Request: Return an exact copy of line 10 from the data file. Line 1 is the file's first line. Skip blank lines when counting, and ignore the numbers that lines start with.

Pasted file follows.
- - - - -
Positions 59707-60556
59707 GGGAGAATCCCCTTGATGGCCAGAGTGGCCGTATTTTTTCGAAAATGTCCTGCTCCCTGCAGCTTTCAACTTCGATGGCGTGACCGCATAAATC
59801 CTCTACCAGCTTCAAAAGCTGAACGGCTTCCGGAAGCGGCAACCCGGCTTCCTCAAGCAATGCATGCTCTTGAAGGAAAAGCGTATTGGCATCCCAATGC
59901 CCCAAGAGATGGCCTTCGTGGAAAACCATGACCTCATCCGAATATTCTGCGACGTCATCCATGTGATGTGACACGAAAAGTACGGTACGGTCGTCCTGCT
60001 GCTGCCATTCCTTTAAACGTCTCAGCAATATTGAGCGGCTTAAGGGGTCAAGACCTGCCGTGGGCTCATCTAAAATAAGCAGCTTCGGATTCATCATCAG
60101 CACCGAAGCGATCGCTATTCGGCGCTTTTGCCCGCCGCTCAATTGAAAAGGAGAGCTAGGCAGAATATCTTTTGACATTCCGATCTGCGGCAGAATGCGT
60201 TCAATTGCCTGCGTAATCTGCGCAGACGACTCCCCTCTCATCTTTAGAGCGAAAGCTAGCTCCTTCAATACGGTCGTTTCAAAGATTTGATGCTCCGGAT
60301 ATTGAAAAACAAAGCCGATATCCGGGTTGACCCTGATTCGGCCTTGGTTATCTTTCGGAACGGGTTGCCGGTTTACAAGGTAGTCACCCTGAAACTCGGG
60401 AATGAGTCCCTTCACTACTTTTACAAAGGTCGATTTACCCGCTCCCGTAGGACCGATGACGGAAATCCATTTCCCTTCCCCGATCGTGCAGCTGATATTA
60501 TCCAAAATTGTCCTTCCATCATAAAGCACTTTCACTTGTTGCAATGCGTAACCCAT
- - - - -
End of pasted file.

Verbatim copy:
60501 TCCAAAATTGTCCTTCCATCATAAAGCACTTTCACTTGTTGCAATGCGTAACCCAT